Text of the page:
Q&A site Quora is officially reticent about sharing usage metrics which leads Quora fans to make some interesting calculations and guestimations. In fact there’s a fascinating topic section on Quora called “Quora usage and statistics” that attempts to parse all Quora related minutae from “Who has the most edits? to “How much time does it take for a question to come in” to “What’s the longest Quora answer?” to yes, “How many people use Quora?”
The quest for some definite Quora analytics has gone so far that one enthusiastic Quora fan and TechCrunch reader has attempted to plot Quora’s growth by looking at the unique user ID numbers in its source code and plotting them against when Quora follower emails were sent as well as when specific questions were asked, compiling the data into the two graphs above and below.
Going by code IDs alone the user graph and the one plotting Quora questions look pretty accurate at about 320K users and 110K questions to date. A new user ID # on an account I created today registered me as Quora user #319,848 and the source code ID of the latest question asked is at #111,416.
When asked about these bootleg ways of determining metrics, Quora CEO Adam D’ Angelo disparaged the validity of their methodology, “User ids don’t correspond to total # of users. In the early days they did, but we changed the way our databases work at one point (all evidence points to a month ago) and since then they’re not the same.”
The gist? Somewhere between when this was posted and November 2nd Quora changed the way it recorded user ID numbers rendering all UID related metrics a mystery. D’Angelo did not comment on whether the 110K questions statistic was accurate.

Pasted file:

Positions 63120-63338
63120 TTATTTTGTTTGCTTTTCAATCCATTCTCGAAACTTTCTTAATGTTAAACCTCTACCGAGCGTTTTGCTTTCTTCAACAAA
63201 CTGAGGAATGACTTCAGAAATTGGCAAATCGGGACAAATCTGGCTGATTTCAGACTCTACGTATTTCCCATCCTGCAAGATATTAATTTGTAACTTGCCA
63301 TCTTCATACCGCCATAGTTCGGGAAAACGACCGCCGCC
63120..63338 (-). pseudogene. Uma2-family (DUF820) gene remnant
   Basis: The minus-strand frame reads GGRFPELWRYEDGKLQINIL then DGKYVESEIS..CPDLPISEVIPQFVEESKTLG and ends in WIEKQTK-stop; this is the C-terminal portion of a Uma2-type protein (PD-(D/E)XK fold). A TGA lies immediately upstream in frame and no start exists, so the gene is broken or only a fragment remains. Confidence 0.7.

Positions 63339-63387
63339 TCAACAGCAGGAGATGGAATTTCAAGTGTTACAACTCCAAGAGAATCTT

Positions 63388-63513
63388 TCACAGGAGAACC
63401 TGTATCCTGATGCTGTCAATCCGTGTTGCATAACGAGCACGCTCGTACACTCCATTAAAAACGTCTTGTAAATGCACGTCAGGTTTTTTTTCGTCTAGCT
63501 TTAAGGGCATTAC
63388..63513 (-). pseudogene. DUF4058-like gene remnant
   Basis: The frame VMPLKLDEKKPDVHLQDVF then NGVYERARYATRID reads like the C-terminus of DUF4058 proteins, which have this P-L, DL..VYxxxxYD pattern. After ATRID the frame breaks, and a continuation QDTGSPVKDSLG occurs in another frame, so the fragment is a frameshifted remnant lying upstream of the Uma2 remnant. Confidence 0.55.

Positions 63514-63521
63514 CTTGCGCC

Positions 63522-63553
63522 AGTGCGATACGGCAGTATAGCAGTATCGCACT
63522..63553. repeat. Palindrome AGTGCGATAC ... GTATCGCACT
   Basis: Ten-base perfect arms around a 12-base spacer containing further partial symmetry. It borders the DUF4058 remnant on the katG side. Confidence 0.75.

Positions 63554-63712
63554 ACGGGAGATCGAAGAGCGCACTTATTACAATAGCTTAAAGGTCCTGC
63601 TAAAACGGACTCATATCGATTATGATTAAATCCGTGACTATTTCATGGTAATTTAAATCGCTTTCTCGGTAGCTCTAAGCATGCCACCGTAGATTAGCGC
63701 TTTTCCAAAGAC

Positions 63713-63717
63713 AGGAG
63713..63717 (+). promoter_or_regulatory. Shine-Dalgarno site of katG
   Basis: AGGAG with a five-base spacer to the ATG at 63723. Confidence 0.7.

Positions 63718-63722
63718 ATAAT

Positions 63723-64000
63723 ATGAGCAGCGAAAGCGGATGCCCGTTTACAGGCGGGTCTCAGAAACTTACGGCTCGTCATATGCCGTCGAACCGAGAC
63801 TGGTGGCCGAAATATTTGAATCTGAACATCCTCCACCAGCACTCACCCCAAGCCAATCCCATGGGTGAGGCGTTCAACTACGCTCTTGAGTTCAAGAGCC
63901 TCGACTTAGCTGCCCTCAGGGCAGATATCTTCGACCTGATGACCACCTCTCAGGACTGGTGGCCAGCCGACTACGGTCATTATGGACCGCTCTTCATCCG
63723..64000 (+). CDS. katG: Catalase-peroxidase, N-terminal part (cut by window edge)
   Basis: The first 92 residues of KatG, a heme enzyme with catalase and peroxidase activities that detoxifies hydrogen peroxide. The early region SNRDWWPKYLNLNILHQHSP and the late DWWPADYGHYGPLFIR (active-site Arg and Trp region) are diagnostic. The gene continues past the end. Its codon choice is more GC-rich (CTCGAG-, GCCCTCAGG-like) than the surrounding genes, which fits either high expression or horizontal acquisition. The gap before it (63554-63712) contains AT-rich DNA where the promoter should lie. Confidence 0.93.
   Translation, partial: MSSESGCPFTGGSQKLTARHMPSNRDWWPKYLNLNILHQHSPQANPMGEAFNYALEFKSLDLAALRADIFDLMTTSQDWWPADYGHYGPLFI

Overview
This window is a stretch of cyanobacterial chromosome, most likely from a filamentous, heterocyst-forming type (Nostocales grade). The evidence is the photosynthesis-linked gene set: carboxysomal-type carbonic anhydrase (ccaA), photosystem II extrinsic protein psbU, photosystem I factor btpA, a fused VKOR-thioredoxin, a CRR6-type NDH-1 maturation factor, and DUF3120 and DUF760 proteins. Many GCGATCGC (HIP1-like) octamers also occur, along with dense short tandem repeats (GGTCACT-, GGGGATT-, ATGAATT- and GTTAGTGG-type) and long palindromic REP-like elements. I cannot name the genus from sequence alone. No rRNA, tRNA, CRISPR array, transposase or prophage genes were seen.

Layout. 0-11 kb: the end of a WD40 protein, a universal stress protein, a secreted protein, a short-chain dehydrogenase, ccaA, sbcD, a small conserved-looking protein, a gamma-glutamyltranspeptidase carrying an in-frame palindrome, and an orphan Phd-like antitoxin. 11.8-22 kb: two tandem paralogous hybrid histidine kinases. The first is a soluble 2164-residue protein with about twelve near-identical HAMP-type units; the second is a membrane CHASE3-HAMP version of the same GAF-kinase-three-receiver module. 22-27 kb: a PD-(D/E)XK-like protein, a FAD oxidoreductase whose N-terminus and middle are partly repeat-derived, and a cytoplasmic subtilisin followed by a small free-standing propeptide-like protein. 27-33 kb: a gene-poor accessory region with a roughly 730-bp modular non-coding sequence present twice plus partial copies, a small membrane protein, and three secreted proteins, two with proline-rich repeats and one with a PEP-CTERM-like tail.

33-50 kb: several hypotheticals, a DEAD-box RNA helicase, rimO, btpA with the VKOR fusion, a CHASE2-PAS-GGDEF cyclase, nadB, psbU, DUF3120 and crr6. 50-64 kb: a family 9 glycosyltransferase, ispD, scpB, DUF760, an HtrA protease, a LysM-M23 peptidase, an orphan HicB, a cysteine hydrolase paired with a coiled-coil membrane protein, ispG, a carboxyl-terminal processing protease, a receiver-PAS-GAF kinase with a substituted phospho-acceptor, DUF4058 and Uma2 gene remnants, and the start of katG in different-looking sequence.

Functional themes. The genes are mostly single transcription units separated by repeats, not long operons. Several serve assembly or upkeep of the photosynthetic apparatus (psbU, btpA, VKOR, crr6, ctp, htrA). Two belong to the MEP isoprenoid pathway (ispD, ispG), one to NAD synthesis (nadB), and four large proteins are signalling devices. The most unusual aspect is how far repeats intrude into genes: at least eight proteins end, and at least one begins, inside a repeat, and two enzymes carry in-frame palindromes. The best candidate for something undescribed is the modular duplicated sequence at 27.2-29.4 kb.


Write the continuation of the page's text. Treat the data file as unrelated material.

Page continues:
Angelo also disputes the Compete numbers many cite as reason to believe that Quora’s biggest spike was in September and that the site has since then suffered a subsequent dip. According to Compete, Quora hit a record high of 210, 938 unique visits in September, only to drop down to 94,443 in October. Says D’Angelo, “Compete is wrong, there is no dip in usage for October or November. Our growth is steady and we had our biggest day of usage on Tuesday.”
Judging from the spate of “———— is now following you on Quora,” emails I’ve received in the past couple of days that sounds about right, even though the site still probably isn’t anywhere close to StackOverflow’s 10 million monthly uniques in terms of traffic.
Well, at least we know that the most popular question on Quora is “What is the most useful, shortest and most generally applicable piece of wisdom you know?” to which the top answer is “Always improve” or “Breathe” depending on what you’re looking for. Which is why we keep coming back.